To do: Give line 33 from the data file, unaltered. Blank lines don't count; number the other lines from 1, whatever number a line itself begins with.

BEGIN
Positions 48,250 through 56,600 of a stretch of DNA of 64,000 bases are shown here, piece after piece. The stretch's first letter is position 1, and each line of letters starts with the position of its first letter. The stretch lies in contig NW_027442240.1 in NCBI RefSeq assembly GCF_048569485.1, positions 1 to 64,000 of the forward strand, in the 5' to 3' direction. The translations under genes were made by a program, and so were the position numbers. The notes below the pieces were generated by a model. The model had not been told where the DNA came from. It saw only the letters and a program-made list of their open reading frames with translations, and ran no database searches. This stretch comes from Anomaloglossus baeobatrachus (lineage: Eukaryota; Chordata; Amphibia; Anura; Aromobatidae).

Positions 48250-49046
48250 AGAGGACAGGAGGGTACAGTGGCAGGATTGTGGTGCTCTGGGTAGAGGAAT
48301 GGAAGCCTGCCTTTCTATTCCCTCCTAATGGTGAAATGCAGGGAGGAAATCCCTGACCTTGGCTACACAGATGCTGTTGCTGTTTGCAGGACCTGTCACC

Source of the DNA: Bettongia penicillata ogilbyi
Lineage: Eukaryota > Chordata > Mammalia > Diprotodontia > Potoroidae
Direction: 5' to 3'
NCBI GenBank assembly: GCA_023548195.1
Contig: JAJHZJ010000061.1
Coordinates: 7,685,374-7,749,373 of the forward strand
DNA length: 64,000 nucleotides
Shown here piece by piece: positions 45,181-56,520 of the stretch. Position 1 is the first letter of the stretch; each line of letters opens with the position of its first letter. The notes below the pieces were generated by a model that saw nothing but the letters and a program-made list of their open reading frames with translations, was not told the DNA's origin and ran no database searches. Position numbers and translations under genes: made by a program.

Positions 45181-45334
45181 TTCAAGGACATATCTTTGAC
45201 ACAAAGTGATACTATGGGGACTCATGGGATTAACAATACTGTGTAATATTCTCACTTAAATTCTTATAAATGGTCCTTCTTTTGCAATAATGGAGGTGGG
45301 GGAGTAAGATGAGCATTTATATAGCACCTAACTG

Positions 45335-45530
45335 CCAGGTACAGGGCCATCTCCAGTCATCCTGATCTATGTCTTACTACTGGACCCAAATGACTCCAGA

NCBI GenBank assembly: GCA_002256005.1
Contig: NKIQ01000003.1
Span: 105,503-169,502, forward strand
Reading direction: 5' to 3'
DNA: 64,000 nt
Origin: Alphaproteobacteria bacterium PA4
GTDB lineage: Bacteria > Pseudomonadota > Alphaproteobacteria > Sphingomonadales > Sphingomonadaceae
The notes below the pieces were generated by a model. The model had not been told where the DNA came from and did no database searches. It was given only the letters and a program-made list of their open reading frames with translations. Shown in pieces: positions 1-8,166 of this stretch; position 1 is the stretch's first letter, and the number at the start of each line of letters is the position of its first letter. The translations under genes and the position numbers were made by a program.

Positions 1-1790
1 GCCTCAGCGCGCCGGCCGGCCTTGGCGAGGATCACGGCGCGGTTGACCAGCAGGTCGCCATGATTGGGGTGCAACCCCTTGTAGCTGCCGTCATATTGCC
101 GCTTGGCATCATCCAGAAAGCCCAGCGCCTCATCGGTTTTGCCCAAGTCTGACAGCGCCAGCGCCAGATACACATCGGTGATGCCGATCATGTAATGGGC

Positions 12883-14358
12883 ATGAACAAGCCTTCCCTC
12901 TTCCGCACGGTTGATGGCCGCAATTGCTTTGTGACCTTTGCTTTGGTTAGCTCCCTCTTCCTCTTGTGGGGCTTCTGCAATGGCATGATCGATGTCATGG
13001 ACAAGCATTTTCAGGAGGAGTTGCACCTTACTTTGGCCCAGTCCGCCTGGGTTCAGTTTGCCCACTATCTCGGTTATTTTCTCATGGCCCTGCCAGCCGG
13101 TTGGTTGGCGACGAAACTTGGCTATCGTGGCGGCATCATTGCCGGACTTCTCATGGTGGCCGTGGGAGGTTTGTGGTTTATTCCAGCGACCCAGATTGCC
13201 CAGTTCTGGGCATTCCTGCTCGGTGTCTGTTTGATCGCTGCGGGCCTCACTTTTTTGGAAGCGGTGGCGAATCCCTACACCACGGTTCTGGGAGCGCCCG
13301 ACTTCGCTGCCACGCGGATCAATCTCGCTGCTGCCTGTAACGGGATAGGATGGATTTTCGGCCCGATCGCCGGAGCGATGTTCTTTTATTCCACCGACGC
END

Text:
13001 ACAAGCATTTTCAGGAGGAGTTGCACCTTACTTTGGCCCAGTCCGCCTGGGTTCAGTTTGCCCACTATCTCGGTTATTTTCTCATGGCCCTGCCAGCCGG